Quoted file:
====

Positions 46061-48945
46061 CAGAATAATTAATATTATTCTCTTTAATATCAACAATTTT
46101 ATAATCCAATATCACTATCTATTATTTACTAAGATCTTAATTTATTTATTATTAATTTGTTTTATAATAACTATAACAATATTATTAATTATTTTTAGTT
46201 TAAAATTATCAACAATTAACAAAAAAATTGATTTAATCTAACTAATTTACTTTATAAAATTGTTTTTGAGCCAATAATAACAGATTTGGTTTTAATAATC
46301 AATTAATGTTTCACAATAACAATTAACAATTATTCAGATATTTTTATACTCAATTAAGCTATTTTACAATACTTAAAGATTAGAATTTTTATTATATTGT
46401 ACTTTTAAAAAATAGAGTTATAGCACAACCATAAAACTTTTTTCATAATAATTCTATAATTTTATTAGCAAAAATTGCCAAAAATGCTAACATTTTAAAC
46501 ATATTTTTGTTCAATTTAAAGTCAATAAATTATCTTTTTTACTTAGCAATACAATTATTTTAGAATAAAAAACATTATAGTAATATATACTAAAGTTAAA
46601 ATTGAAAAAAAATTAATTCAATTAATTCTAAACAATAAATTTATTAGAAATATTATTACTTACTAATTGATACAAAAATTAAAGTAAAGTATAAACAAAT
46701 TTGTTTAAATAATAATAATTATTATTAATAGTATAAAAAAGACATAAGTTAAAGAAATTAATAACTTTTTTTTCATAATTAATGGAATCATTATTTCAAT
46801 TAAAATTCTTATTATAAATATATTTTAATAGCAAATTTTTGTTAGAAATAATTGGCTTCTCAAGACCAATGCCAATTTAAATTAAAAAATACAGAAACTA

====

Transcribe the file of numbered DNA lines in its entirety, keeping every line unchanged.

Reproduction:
Positions 46061-48945
46061 CAGAATAATTAATATTATTCTCTTTAATATCAACAATTTT
46101 ATAATCCAATATCACTATCTATTATTTACTAAGATCTTAATTTATTTATTATTAATTTGTTTTATAATAACTATAACAATATTATTAATTATTTTTAGTT
46201 TAAAATTATCAACAATTAACAAAAAAATTGATTTAATCTAACTAATTTACTTTATAAAATTGTTTTTGAGCCAATAATAACAGATTTGGTTTTAATAATC
46301 AATTAATGTTTCACAATAACAATTAACAATTATTCAGATATTTTTATACTCAATTAAGCTATTTTACAATACTTAAAGATTAGAATTTTTATTATATTGT
46401 ACTTTTAAAAAATAGAGTTATAGCACAACCATAAAACTTTTTTCATAATAATTCTATAATTTTATTAGCAAAAATTGCCAAAAATGCTAACATTTTAAAC
46501 ATATTTTTGTTCAATTTAAAGTCAATAAATTATCTTTTTTACTTAGCAATACAATTATTTTAGAATAAAAAACATTATAGTAATATATACTAAAGTTAAA
46601 ATTGAAAAAAAATTAATTCAATTAATTCTAAACAATAAATTTATTAGAAATATTATTACTTACTAATTGATACAAAAATTAAAGTAAAGTATAAACAAAT
46701 TTGTTTAAATAATAATAATTATTATTAATAGTATAAAAAAGACATAAGTTAAAGAAATTAATAACTTTTTTTTCATAATTAATGGAATCATTATTTCAAT
46801 TAAAATTCTTATTATAAATATATTTTAATAGCAAATTTTTGTTAGAAATAATTGGCTTCTCAAGACCAATGCCAATTTAAATTAAAAAATACAGAAACTA